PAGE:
The fundakit is a co-construction kit for designing usable computationally-enriched craft objects, implemented with wireless sensor networking (WSN) technologies. It is designed specifically for groups and the design of multi-user projects. It uses a device collection approach to explicitly frame design as a collaborative process, and to facilitate concurrent access to the object under construction. The kit contains a flexible number of physically discrete computational devices (network nodes with RFID capabilities and RFID tags) connected through wireless communication. The discrete nature of the devices allows group members to take temporary ownership of parts to implement changes for the project, and wireless communication facilitates the integration of their efforts. These features also facilitate the design of projects for multiple users, who can take similar ownership of the completed project parts to use objects with others. The size of a project PAN (Personal Area Network) is defined by project needs.
The kit is especially aimed at young people. It provides them with the tools to design their own interactive artefacts and environments around locally-relevant themes in local languages, and develop new skills and understanding through the design process. In a typical funda co-construction process (external and internal) groups explore ideas and resolve problems related to concept development, interaction design, narrative writing and recording, programming, physical construction, electronics, wireless networking and aesthetics. Projects can include table-top games, interactive story mats, and networked wearable exhibits.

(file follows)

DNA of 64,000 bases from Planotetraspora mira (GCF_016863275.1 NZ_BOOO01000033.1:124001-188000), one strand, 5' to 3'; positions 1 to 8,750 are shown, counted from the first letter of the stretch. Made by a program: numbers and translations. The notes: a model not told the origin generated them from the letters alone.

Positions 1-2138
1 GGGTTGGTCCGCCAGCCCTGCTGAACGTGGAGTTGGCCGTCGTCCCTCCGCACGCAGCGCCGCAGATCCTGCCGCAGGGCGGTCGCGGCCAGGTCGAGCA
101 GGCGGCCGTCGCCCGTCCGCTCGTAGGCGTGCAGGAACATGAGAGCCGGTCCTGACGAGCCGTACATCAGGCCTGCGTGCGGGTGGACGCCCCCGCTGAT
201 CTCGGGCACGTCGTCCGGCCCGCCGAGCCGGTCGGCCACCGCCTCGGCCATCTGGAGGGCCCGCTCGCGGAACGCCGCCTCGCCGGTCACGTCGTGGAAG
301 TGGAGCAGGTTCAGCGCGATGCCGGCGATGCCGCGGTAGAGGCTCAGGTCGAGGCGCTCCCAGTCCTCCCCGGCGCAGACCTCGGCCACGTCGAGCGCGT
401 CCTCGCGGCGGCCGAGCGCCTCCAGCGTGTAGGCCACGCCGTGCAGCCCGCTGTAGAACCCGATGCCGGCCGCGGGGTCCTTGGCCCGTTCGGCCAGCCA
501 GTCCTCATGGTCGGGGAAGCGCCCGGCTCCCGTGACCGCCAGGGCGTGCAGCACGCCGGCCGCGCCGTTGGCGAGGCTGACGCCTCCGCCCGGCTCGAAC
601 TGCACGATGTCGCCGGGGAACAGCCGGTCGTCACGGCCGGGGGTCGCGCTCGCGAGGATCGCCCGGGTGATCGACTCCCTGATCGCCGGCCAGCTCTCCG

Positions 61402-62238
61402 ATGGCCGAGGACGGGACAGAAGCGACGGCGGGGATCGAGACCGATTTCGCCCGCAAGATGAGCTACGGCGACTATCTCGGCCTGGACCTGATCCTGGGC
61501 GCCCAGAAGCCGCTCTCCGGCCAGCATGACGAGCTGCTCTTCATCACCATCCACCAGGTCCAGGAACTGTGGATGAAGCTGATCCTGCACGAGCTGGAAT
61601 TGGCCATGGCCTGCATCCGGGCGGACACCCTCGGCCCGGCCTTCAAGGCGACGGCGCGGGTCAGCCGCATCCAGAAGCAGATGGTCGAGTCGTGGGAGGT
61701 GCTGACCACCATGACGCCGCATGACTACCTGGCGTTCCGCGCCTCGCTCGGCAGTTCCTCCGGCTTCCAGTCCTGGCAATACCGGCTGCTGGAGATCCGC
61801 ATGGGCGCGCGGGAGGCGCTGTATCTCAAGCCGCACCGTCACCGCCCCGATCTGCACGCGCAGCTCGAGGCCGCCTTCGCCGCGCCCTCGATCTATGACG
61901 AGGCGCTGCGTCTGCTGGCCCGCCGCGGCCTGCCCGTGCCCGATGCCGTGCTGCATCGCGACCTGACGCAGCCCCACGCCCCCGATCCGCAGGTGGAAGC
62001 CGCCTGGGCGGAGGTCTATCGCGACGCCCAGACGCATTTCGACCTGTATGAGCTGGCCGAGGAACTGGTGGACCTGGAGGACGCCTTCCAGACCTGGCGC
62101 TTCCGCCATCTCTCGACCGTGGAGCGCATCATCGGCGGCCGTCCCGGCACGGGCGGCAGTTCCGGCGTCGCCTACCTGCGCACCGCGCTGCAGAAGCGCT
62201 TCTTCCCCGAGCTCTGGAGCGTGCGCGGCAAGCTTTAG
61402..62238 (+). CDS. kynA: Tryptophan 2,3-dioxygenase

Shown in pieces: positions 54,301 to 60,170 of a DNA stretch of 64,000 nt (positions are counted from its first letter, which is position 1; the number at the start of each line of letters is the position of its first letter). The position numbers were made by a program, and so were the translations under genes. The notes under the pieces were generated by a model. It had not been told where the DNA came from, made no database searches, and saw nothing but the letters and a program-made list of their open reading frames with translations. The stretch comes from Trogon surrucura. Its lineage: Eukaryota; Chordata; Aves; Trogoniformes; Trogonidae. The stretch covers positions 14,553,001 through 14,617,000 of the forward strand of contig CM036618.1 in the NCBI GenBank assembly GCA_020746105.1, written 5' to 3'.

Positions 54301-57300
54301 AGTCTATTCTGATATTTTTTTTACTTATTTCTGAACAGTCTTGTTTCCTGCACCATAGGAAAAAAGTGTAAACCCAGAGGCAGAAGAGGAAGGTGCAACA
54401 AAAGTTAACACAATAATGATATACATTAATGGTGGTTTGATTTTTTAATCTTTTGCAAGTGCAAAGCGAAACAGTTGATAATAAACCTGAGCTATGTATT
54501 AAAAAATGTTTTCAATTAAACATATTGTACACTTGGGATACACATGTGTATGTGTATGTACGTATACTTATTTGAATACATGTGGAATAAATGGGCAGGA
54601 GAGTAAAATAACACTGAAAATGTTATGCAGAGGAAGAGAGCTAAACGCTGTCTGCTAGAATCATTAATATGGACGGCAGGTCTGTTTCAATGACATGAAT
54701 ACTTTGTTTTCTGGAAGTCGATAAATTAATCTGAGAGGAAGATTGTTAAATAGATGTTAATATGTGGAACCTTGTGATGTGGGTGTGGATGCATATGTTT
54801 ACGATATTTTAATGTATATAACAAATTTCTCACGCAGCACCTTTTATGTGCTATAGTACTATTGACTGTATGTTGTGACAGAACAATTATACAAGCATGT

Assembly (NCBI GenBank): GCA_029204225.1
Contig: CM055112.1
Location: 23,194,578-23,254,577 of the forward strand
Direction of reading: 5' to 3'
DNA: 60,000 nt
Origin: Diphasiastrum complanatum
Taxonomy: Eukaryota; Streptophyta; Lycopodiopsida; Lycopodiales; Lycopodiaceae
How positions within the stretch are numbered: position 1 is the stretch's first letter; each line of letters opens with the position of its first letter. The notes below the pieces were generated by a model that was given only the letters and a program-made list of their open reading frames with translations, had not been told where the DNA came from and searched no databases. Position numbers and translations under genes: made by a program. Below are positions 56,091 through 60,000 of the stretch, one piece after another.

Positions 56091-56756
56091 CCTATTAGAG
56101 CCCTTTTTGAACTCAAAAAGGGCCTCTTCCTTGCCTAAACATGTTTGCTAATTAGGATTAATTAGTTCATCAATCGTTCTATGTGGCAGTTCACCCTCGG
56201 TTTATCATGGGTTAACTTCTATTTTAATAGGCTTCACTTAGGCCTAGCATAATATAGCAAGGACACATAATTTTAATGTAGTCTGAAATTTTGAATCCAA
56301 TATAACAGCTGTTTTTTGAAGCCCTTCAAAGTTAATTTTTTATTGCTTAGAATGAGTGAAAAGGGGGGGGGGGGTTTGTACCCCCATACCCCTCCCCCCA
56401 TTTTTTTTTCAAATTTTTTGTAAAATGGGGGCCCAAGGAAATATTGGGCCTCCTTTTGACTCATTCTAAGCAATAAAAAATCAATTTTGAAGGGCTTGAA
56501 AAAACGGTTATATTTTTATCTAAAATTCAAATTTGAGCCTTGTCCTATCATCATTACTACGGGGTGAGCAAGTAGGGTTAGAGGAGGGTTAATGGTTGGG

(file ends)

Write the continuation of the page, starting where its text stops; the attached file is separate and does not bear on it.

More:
The primary building blocks of the wireless sensor system are the funda readers. They constitute the nodes in each project PAN. A reader fits in the palm of a child’s hand, runs on three AAA batteries, has an ID12 module for the radio frequency identification (RFID), an XBee module for the wireless communication, and three analogue/digital input ports for attaching sensors. Mini-jack sockets are used for the sensor ports to ensure robust connections which can withstand real use, and batteries can be recharged with a standard AA/AAA charger. The device can be customised into any number of more personalised forms by wrapping it in craft materials or embedding it in craft objects, and can be static or mobile. Multiple readers can be embedded in a single craft object to imbue it with greater functionality. Reader data is received on the host by a standard XBee-to-USB connector. The host runs the project software and performs all data processing.
RFID (Radio Frequency Identification)
The other device type included in the fundakit is the RFID tag. Tags can be applied to or incorporated into objects to provide them with electronic identities, and do not have to be visible to communicate with the reader. Passive tags (the type included in the kit) have the added advantage of being powered by energy contained in the reader’s requesting wave, so they do not require batteries. Readers read tags with the EM4001 or compatible format. Tags can be read through most materials, and the read range is ~12cm. Tags vary in both size and form, and are primarily designed to track and identify animate and inanimate objects in active use or movement. As such, they are usually designed with discrete, robust and combinatorial affordances, which are ideal for usable computational-crafts projects designed with recycled and other craft materials.
Reader functionality can be extended by attaching sensors (variable resistors) and switches to the three analog/digital input ports. Users can combine RFID with light, force, tilt, flex, sound or other sensing, or bypass it and build wireless sensor networks with multiple readers gathering data from the environment. Push-button switches can also be attached to readers to create simple remote controls. Making one’s own sensors and switches can be a good way to learn more about these components, achieve richer integration of the craft and computational aspects of a project, and create more expressive technology.